Slap a black jersey on Rene Ranger with the No 12 on the back.
His robust skills and growing influence in the game suggest he could be the answer to the All Blacks' search for midfield talent.
Blues coach John Kirwan has picked Ranger on the wing for tonight's match with the Hurricanes at Eden Park.
The rationale was that Ranger was away from training for most of the week because of the birth of his daughter while the Blues needed cover in that position because of George Moala's ban.
All that makes sense as Kirwan suggested that shift would also give Ranger more appeal when the All Black selectors sat down for their meetings.
With Cory Jane injured, Zac Guildford below his best, Richard Kahui leaving and Conrad Smith talking sabbaticals, Ranger must become more valuable as an alternative wing or centre selection.
Perhaps we also forget that Ranger made his only test start on the left wing against the Springboks in 2010 with his other appearances from the bench.
The All Black selectors can juggle Julian Savea, Hosea Gear or Ben Smith on the wing and might be tempted by Tim Nanai-Williams or Frank Halai.
So instead of thinking width for Ranger, imagine him in closer, in the rugged international combat zone at second five eighths.
Like the incumbent Ma'a Nonu, Ranger can have issues holding the ball in contact but that is usually because he is looking to offload. He could easily tighten that part of his game.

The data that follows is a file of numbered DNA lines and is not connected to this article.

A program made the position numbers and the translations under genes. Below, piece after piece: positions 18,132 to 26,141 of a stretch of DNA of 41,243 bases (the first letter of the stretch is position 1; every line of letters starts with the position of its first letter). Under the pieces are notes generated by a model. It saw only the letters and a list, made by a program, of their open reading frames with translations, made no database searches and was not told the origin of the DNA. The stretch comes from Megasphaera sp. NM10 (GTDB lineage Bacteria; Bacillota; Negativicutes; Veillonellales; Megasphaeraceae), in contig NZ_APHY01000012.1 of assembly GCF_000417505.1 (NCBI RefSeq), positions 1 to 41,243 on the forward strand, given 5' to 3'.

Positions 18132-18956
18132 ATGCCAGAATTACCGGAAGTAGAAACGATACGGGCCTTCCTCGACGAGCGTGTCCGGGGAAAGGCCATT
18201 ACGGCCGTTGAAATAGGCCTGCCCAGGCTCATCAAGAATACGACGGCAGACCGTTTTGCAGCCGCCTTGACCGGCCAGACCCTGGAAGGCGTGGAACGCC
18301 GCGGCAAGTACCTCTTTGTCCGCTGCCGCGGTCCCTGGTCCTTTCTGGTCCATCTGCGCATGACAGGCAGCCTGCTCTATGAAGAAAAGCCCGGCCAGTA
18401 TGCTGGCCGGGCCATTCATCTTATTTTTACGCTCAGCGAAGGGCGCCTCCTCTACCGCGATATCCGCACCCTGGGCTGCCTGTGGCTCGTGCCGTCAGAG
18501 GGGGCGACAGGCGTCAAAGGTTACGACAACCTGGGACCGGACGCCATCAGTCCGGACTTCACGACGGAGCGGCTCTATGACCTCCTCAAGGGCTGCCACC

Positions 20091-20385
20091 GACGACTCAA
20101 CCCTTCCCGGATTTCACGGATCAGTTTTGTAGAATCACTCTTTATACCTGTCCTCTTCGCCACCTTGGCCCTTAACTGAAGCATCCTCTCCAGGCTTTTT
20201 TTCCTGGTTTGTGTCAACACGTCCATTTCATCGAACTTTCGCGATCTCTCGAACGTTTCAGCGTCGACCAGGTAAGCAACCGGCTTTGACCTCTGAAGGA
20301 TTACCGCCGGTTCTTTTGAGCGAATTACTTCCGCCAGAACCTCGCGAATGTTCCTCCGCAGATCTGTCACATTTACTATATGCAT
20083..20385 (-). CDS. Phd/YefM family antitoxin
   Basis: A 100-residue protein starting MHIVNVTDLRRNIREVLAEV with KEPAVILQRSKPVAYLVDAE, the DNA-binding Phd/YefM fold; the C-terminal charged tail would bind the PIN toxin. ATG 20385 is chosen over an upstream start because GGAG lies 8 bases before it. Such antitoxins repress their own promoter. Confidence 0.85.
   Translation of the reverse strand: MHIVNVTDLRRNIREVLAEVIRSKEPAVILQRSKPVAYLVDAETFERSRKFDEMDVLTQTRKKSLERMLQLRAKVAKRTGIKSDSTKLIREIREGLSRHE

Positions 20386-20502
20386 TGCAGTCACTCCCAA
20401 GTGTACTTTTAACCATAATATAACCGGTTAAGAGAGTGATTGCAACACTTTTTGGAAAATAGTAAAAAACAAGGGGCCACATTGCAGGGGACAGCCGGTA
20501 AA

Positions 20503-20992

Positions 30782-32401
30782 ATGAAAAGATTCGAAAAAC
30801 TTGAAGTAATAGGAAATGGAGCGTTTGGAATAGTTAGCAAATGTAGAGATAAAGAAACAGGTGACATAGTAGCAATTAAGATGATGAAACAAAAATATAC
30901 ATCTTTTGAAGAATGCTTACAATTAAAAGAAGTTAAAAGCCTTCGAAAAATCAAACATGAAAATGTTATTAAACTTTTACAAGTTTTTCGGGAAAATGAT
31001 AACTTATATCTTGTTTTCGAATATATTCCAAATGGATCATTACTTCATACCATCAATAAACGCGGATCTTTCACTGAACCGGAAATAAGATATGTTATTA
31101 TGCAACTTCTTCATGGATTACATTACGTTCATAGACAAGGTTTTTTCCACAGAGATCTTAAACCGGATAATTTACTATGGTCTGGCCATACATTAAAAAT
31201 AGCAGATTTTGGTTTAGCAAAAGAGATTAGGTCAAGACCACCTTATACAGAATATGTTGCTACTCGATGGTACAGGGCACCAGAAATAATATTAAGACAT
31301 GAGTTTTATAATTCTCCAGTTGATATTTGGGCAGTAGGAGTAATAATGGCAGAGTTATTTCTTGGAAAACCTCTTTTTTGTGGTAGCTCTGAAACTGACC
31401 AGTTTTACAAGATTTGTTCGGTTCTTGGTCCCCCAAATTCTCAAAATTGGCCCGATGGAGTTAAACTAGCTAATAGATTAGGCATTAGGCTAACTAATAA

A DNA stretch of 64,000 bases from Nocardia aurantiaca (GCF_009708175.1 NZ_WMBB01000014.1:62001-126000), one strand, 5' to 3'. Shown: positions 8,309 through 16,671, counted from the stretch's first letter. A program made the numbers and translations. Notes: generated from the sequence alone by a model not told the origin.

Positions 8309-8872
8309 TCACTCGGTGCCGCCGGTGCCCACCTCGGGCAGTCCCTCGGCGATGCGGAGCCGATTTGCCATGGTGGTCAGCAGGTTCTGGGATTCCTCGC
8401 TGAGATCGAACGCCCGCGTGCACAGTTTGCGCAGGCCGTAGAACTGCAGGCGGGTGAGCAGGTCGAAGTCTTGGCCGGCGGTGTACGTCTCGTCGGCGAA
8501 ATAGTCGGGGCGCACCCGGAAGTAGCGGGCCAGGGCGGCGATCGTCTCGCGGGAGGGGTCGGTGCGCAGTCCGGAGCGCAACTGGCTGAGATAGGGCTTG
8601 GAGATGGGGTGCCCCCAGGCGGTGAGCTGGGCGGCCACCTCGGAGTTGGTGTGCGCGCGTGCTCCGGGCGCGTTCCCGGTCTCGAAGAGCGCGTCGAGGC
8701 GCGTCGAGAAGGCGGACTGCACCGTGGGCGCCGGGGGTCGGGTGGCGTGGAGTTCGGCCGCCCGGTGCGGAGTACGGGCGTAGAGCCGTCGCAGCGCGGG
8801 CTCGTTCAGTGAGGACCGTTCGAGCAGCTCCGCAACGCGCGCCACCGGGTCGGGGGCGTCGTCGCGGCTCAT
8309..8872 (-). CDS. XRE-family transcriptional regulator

His approach is very physical, he has a step, a fend and hips which shrug off less than diligent defenders.
Ranger would have no problems carting the ball up, making breaks inside or outside tacklers and would become a strong decoy.
His defence is heavyweight and over the ball he has been one of the standout backs in the Super 15 with his ability to latch on to breakdown possession and win turnovers or penalties.
The All Blacks used Tamati Ellison at second five-eighths against Scotland on last year's tour to Europe and the year before Sonny Bill Williams had a real run at the position.
While Nonu has been a rock in his test duties and was so dependable in the World Cup campaign, Williams brought a new dimension with his offloads and angles and Ranger suggests he could do a similar job.
This season, Nonu's form has wavered in the Super 15. That is not new for him or some of his other test colleagues. The All Black selectors know what Nonu gives them and how to fire his instincts.
But there will come a time when the response is not so compelling. Nonu is coming up 31, going through another awkward Super rugby campaign while Ranger is 26 and has rediscovered his venom.
If he stays healthy he should be picked and considered for new duties.